This is a laugh-out-loud funny book about teaching that has REALISTIC insights about the profession (with specific regard to working in urban schools). So far it is never "too neat" a book, but it is also not at all bitter and negative.

Jules Vilmur
"Losing My Faculties" is one of those books that reminds you of those few great teachers you had and the many lousy ones you suffered under. It also made me think of all the teachers I wanted to recommend it to, each time open its pages.
Corinthia Ellis
Teachers: I implore you, stay away from this book. It was terribly disheartening. I think he meant to end on an upward note, but there was too much muck before the end for it to be effective.
My favorite teacher memoir. Hilarious! It saved me from going insane as a first-year teacher in the Bronx. Based on Halpin's experience in several Boston-area schools.
I appreciate the author's candor and cynicism. I am exceptionally fearful that I will be penniless and employed as a griping teacher, some day.
What a book to read over The first day of Christmas break in my 5th year at a suburban/ rural/ urban high school that has an identity problem. I really enjoyed reading this book as I could relate to many of the stories about interactions between students and administrators. I understand the emotional roller coaster that teaching takes on anyone who had great ideal when they come into teaching. I love Halpin's writing and details of the ever changing educational landscape. I was sorry to hear his ...more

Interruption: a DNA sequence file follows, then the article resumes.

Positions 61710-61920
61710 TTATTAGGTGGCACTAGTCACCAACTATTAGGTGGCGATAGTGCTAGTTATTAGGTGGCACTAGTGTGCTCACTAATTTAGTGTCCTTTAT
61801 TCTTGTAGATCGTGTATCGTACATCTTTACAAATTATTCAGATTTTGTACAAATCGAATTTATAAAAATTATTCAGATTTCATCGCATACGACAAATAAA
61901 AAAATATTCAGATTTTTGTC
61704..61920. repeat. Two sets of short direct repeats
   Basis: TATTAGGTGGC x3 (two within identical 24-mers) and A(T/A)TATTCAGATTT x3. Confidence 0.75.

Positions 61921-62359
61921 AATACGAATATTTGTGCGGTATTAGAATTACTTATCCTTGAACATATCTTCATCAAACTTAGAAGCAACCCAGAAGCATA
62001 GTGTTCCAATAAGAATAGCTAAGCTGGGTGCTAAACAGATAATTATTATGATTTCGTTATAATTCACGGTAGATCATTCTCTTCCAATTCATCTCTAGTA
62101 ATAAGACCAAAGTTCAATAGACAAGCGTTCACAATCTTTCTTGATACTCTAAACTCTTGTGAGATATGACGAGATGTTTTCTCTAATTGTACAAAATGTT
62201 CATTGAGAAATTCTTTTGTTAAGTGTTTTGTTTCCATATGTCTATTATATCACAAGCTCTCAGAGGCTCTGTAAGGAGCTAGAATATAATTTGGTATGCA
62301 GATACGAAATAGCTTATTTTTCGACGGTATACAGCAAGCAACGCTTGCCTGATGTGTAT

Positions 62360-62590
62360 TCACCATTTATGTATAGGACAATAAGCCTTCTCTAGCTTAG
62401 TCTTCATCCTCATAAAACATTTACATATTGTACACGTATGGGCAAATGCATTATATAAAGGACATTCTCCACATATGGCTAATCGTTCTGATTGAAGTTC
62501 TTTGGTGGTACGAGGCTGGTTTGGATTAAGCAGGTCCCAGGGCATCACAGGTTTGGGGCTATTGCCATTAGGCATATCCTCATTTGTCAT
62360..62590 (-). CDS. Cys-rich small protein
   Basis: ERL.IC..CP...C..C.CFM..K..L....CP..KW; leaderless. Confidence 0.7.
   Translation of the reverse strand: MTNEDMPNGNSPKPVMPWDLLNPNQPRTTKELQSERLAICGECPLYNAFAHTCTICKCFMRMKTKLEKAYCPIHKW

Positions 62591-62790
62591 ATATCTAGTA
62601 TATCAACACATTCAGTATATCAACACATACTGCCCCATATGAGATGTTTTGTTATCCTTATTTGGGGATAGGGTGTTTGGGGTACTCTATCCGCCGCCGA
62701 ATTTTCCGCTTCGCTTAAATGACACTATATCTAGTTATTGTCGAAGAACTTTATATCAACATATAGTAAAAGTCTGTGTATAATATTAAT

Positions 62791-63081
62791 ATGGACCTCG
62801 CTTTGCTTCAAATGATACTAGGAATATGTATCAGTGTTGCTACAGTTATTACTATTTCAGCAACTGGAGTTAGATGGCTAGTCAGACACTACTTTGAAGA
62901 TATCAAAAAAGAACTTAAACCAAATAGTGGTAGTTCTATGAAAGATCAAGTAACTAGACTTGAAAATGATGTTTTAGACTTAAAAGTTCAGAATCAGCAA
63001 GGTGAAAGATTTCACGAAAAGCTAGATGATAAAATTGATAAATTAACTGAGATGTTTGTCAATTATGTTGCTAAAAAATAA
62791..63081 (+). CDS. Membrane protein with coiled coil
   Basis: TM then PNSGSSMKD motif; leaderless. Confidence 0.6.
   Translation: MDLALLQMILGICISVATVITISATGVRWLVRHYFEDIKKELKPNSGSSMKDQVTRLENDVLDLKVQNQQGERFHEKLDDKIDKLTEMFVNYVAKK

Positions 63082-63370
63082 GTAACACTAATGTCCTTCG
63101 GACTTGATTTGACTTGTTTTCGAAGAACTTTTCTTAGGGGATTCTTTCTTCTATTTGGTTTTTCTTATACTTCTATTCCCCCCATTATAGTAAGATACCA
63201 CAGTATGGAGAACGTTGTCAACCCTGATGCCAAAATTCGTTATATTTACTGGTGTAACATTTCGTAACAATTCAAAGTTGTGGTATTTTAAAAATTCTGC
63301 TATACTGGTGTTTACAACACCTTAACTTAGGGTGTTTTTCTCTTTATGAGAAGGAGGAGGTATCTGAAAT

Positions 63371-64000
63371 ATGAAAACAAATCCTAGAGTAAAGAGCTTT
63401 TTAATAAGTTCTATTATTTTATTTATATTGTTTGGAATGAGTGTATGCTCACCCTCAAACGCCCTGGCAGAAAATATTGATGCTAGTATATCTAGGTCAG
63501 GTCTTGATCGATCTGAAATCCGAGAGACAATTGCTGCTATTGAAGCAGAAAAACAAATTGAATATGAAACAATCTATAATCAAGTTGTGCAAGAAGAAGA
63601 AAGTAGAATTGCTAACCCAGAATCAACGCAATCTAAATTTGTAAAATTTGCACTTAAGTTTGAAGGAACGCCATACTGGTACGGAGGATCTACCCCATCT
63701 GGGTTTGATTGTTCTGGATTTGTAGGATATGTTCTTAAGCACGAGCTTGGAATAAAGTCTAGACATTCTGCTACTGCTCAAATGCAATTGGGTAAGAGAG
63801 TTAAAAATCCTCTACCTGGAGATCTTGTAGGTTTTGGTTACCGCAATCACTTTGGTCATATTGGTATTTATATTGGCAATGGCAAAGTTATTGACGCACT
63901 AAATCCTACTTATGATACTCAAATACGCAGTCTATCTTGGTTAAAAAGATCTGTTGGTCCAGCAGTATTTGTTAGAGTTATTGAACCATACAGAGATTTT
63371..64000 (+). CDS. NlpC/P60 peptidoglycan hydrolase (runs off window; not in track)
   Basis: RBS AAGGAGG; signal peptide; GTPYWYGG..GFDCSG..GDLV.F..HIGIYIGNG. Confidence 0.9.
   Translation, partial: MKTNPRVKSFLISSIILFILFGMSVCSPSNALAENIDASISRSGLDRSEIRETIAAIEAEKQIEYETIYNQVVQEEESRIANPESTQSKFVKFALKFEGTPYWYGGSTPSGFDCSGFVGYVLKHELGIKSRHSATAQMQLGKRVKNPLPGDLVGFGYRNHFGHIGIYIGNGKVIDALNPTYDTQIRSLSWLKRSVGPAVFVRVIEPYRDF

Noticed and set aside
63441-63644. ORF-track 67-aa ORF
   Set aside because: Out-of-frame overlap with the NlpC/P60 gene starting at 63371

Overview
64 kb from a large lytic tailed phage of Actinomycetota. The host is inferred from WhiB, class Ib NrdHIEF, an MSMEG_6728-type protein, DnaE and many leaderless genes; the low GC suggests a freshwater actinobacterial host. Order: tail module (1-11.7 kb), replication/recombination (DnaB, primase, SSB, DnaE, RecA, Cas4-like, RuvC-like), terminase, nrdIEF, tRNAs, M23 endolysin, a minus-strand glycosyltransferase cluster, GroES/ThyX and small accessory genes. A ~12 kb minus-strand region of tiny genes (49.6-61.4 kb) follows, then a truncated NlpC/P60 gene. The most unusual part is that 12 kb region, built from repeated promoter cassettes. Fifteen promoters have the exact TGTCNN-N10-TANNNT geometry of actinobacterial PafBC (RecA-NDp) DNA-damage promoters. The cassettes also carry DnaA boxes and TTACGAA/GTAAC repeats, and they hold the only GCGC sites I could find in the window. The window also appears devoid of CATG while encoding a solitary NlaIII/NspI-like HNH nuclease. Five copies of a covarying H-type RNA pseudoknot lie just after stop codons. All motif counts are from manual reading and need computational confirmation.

For the first half of this book I was ensconced. Brendan Halprin hits the nail on the head describing the early years of teaching. Unlike most teacher memoirs, Halprin does not claim to be on his A game from day one. Instead, he openly admits that much of what he tried simply did not work. He talks about his fears, frustrations, and desperation. At the halfway mark I was hooked. And then I grew irritated. Halprin spends a lot of time discussing all the ways in which he was wronged by administrat ...more
Connie N.
This is a non-fiction book describing the first 9 years of Brendan Halpin's teaching career, and I guess it flows along with his attitude and feelings about teaching. It starts off enthusiastic and funny with lots of fun stories about his students and his idealistic way of looking at the job. But as he goes from job to job, experiencing different types of teaching styles, the story deteriorates into a whiny series of complaints about the administration--us vs. them. He sounds as though he was ou ...more